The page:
“Feelin’ Way Too Damn Good”
I don’t remember too much about this song except that it’s the first of many songs Kroeger wrote about how great it is to be a rock star, but at the same time it TEARS HIM UP INSIDE. I particularly remember the line, “We’ve gotta make love just one more time in the shower.” Ugh.
I had never heard this song by the time my senior class had nominated it to be our class song (We eventually settled on Aerosmith’s “Dream On”… I think. [Oh god.]), but I had heard much about how insanely dumb these lyrics were. I was afraid hearing the actual song would cheapen the appeal of “Kim’s the first girl I kissed/I was so nervous that I nearly missed,” but, to my delight, it only heightened my appreciation for this abomination of a song. Besides “How You Remind Me,” it’s probably the most popular Nickelback song, and it’s definitely got my vote for Worst Nickelback Song. And probably Worst Song period.
Almost as offensive as these lyrics is the dumbest guitar riff of all time. No bones.
Defenders of this song point to Kroeger’s “attempted use of sarcasm.” They claim he makes these lyrics sound especially dopey, so that they can’t be taken seriously.
“Cause we all just wanna be rock stars
And live in hilltop houses, drivin’ fifteen cars
The girls come easy and the drugs come free
We’ll all stay skinny cause we just won’t eat”
…Which begs the question: If he meant these to sound dumb and sarcastic, why are they JUST LIKE all his other lyrics?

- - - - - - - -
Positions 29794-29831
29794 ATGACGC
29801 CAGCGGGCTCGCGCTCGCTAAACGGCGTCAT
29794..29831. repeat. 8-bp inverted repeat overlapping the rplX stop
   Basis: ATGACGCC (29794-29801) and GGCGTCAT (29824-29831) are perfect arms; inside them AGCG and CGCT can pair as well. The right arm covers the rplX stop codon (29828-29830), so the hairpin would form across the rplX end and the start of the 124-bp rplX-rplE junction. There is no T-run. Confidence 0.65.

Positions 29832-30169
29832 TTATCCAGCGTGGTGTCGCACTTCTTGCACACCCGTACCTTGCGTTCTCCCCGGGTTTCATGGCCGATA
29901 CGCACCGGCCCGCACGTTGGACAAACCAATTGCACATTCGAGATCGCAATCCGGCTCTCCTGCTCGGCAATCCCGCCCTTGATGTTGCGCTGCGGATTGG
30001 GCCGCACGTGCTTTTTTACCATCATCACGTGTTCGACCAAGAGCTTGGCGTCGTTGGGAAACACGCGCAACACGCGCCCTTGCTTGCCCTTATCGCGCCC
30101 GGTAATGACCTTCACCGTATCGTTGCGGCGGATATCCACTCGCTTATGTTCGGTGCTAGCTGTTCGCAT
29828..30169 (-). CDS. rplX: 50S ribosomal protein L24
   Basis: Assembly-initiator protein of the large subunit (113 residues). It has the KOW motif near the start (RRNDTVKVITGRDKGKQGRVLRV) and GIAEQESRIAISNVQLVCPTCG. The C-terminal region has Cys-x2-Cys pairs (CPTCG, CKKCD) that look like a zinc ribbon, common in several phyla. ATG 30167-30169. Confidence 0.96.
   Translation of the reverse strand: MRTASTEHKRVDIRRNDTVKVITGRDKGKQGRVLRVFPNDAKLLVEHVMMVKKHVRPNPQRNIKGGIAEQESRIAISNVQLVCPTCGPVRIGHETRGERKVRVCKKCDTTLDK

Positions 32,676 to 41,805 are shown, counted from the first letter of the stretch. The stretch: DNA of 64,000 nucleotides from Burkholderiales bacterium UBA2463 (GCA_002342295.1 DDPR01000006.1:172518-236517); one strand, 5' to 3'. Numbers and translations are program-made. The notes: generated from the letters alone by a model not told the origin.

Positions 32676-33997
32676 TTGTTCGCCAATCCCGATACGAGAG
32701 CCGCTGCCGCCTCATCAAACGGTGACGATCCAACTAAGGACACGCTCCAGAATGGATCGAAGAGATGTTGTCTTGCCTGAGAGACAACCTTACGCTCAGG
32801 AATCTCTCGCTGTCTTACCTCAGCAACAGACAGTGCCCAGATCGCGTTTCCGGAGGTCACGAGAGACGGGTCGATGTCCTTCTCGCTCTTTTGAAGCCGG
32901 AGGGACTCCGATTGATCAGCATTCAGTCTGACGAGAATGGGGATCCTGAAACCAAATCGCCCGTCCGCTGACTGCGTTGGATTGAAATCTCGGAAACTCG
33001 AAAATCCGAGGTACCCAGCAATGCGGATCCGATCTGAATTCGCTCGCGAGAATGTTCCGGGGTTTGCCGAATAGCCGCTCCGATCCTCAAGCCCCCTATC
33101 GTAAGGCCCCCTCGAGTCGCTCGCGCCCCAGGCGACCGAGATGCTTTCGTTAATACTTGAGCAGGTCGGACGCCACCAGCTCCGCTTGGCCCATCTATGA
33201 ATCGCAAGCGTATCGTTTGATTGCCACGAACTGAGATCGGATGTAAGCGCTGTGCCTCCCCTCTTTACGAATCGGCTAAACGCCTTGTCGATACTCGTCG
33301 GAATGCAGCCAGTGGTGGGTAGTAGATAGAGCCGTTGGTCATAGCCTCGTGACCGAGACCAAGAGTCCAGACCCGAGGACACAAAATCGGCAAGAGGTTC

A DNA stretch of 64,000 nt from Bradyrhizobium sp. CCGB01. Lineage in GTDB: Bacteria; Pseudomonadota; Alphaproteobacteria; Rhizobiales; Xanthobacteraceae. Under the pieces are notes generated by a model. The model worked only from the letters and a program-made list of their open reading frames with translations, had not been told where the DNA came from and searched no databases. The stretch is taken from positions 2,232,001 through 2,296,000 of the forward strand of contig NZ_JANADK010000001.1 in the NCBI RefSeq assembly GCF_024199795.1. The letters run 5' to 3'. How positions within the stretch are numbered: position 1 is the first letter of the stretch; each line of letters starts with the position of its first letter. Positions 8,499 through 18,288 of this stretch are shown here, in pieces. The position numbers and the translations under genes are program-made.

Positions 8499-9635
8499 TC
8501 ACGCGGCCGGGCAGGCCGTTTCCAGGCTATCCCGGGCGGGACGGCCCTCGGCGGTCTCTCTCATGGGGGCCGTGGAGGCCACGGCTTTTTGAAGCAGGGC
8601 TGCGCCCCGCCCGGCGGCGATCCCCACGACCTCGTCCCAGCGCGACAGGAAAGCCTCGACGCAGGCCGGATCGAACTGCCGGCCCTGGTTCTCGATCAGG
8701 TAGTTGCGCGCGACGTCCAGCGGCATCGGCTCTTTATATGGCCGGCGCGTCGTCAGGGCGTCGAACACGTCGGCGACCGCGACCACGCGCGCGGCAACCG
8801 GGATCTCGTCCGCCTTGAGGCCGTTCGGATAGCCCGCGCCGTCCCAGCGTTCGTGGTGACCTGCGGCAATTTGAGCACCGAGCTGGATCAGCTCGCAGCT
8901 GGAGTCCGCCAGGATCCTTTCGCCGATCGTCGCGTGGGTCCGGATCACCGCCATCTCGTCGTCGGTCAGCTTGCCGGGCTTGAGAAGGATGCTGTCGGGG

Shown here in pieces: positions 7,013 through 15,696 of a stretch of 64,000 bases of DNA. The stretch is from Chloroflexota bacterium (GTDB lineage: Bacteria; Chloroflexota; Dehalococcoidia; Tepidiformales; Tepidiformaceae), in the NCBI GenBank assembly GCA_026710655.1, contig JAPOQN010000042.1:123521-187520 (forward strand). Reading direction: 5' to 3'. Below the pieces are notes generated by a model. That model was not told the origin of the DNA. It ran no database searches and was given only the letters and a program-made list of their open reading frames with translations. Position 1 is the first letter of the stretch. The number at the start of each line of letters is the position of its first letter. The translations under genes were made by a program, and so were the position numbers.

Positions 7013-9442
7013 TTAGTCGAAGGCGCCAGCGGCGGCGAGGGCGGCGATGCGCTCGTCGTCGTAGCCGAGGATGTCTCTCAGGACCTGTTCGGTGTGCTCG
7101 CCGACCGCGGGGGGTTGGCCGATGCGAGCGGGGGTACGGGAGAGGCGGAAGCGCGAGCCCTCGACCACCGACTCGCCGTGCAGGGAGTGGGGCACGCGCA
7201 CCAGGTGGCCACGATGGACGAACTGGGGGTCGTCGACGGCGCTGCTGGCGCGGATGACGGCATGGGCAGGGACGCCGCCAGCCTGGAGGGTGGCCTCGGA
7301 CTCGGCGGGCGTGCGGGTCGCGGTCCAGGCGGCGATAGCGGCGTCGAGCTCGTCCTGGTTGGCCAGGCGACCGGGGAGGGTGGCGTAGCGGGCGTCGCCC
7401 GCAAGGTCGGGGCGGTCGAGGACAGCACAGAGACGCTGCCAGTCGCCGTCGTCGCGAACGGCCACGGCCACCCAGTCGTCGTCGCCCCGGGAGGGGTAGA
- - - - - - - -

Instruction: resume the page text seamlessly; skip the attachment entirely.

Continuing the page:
“If Everyone Cared”
Ladies and gentlemen, Chad Kroeger of Nickelback has discovered the formula for immortality! It involves the following:
2) Not crying
4) Not lying
6) The swallowing of pride
Take from all this what you will.
“Gotta Be Somebody”
You won’t believe it, but this is the song where Nickelback embraces U2-like reverbing guitars, drum machine thumps, eight Chads harmonizing with each other, and a more mature message.
“If Today Was Your Last Day”
This is a new song? It sounds identical to “Someday,” from 2003, which means it sounds just like “How You Remind Me,” from 2001, which means it sounds just like Creed, from the 1990s, who sounded just like Eddie Vedder’s garbage disposal after a three-day bender. No, I don’t know what that means. All I know is that the music video to this song is hilarious; it’s got the guys in the band sitting on stools playing this song in a “mature” setting with words randomly scrolled across the screen like “WHAT IF?” What if indeed?
So there you have it. Ten songs. Please listen to each if you haven’t already, and cast your vote. I’ll keep the poll open till Friday.
You might also enjoy…
MAY 12, 2009
A bartender hands me a stack of Nickelbacks in retaliation for my insulting his favorite band. So I set out to investigate how bad this band really is.
AUGUST 10, 2009
In which I set out to scale Mount Nickelback.
Engineered to set up a decade of movies with built-in brand loyalty, Fantastic Beasts and Where to Find Them was an enormous hit that left little mark. Is it worth a second look?
Footnotes [ + ]
|I.||↑||Okay, not seriously.|